Green: Our cover story is extremely well-read. Charlie Cook, one of our political columnists, is extremely well-read and well-respected. We have something called the Insider's Poll, where we survey regularly about 300 to 400 political insiders and 100 to 150 members of Congress and ask them about the issues of the day and their take on them. That is very popular feature, as well. We do a lot of original content online and a lot of our columns, both from the magazine and the original ones we do online, get a lot of referral traffic from other sites like RealClearPolitics, Huffington Post, and occasionally Drudge Report.
What day of the week gets the highest number of visitors for your site?
Green: For our subscribers, Tuesday is one of our highest days. People are back in the swing of things at work and looking at the week. Congress tends to work on a compressed Tuesday through Thursday schedule. With non-subscribers, Friday is one of our best days. That's the day we put a lot of our magazine content online. Referral traffic to columns and other magazine content that we make free tends to spike on Fridays.
Now, looking at the way the National Journal is reporting on campaigns and grassroots, how have social networks changed the types of stories you're covering?
Green: You look at the success and the visibility of the Tea Party movement this year. Social networks have definitely contributed to that. You look at the way the Obama campaign in 2008 utilized social networks to organize volunteers and supports and get its message across. It's definitely having more of an impact. Any coverage of these kinds of movements or political campaigns needs to take into account social networking, just in the ways that in the past if you were covering a political campaign you would look at advertising buys and direct mail.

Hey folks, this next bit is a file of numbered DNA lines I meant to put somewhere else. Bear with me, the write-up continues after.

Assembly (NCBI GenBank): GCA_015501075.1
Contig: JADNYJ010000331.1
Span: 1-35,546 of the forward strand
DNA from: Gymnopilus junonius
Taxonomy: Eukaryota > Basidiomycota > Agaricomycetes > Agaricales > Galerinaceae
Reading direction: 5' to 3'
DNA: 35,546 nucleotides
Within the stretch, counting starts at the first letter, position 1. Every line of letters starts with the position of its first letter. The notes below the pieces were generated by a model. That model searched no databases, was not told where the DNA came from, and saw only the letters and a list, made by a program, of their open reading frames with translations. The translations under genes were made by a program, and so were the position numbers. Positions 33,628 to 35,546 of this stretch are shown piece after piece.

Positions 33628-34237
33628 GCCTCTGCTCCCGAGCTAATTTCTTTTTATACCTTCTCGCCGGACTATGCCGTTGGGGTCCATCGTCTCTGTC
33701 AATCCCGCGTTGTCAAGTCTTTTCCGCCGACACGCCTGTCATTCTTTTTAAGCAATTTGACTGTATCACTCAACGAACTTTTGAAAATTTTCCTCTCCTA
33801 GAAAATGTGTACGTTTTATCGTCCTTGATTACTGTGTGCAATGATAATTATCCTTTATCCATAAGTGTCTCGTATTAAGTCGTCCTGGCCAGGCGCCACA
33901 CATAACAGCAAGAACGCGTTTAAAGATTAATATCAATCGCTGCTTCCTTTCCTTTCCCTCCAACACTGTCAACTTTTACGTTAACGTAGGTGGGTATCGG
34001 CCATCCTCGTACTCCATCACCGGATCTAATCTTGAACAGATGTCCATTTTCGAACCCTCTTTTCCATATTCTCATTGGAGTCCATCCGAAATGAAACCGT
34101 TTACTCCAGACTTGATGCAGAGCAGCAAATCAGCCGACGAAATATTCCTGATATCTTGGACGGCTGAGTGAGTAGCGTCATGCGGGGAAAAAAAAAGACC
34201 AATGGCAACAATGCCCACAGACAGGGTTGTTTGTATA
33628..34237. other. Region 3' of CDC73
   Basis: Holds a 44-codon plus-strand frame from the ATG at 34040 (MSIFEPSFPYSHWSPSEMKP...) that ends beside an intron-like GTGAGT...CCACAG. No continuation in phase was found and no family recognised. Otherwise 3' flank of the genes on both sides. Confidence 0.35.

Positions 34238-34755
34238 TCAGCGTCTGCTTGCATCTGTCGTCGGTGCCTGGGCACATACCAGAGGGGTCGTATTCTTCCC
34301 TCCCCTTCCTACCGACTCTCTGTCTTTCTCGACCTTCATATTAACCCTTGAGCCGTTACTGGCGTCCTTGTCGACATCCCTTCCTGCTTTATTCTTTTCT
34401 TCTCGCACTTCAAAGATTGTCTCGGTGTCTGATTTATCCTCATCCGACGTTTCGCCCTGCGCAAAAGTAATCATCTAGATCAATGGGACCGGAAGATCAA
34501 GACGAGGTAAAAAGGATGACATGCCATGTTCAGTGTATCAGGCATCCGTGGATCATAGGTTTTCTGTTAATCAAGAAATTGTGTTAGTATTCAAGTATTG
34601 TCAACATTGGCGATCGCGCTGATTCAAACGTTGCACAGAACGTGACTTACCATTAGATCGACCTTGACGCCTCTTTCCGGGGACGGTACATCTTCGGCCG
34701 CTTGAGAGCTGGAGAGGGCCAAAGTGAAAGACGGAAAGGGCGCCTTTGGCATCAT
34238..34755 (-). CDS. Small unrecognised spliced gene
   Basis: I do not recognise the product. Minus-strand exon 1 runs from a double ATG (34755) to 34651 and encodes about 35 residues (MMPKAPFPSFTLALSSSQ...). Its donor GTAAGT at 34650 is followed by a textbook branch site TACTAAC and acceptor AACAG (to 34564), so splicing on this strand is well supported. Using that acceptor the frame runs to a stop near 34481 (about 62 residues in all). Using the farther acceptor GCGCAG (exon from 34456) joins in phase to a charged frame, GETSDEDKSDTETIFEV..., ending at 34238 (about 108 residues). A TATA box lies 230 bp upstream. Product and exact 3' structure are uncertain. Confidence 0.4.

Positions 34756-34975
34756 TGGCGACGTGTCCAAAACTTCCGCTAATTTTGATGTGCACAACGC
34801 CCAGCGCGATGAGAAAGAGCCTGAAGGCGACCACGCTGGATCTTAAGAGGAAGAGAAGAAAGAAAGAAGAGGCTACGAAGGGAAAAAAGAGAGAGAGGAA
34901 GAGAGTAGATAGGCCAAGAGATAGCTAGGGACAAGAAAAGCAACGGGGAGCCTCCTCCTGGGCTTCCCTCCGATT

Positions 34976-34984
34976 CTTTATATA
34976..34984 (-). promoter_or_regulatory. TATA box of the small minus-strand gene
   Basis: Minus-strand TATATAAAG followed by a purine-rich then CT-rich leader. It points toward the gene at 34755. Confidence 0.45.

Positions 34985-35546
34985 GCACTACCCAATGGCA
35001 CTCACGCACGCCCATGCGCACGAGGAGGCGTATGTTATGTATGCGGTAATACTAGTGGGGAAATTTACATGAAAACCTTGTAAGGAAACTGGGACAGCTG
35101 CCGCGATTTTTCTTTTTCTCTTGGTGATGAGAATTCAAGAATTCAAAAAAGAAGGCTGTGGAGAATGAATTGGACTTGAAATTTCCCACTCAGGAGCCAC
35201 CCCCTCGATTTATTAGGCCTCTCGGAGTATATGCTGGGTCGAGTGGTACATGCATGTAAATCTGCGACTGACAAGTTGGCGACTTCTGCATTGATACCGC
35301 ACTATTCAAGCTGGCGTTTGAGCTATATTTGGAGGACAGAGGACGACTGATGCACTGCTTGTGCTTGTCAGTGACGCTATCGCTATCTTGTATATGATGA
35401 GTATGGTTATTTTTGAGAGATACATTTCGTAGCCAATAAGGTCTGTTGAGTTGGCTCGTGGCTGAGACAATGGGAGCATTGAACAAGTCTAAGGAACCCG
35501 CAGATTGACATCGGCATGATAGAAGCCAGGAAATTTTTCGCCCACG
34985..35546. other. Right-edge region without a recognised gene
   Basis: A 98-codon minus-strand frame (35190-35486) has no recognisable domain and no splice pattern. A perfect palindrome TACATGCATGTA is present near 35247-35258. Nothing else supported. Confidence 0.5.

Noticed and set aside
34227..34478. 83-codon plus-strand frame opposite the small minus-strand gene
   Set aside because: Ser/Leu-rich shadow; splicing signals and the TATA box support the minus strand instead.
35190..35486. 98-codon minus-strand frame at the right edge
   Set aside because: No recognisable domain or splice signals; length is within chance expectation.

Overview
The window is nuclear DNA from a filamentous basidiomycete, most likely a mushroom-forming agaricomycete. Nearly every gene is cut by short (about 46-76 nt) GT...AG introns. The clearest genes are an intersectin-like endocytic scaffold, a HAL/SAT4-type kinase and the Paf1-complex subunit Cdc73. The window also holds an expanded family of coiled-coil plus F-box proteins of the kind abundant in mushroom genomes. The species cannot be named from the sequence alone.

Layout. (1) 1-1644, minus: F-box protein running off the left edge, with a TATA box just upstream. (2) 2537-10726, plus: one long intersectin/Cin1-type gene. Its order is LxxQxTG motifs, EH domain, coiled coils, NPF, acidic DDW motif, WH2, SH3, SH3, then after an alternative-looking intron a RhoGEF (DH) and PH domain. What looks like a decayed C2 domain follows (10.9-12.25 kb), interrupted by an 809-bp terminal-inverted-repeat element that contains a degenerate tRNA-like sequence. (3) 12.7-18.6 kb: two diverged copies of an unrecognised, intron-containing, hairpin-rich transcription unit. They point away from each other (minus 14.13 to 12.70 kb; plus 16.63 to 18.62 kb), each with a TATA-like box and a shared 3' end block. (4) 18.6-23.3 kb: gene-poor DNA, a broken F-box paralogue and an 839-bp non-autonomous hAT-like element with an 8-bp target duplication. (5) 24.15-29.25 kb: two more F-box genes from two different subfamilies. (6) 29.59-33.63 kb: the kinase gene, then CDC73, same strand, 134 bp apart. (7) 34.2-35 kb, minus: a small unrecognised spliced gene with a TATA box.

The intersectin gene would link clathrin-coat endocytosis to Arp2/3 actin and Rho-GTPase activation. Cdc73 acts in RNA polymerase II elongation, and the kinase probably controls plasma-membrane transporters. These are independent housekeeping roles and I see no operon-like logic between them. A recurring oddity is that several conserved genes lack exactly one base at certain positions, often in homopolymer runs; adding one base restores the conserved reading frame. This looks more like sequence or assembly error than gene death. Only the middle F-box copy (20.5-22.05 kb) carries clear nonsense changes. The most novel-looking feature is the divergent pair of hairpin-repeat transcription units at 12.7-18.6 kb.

The National Journal recently conducted a survey looking at Internet usage in Washington. What findings stood out to you?
Green: We surveyed about 1,000 professionals, primarily in Washington. We asked them a number of questions about their media consumption. A lot of folks are using social media for personal reasons; they're not necessarily using it professionally. We asked how many are using Facebook or other social networking sites. Fifty percent said they were using it for personal reasons but only 14% for professionals. The numbers are even lower for Twitter – only 13% for personal and 8% were using Twitter for professional.
When we gave people a list about a dozen different characterizations of Twitter, they picked the most negative ones. The one they picked the most was “pointless babble,” followed by “self-promotion” and “passing fad.”
Were those results surprising to you or did it seem on par with what you're hearing from people in Washington?
Green: I was a little surprised that Facebook and Twitter aren't being used more widely professionally. People here are still a little bit skeptical and cautious about social media, in contrast to other cities where you may see folks be early adopters of things. Typically, in Washington, it takes a little while for things to take root. People are more conservative in that respect.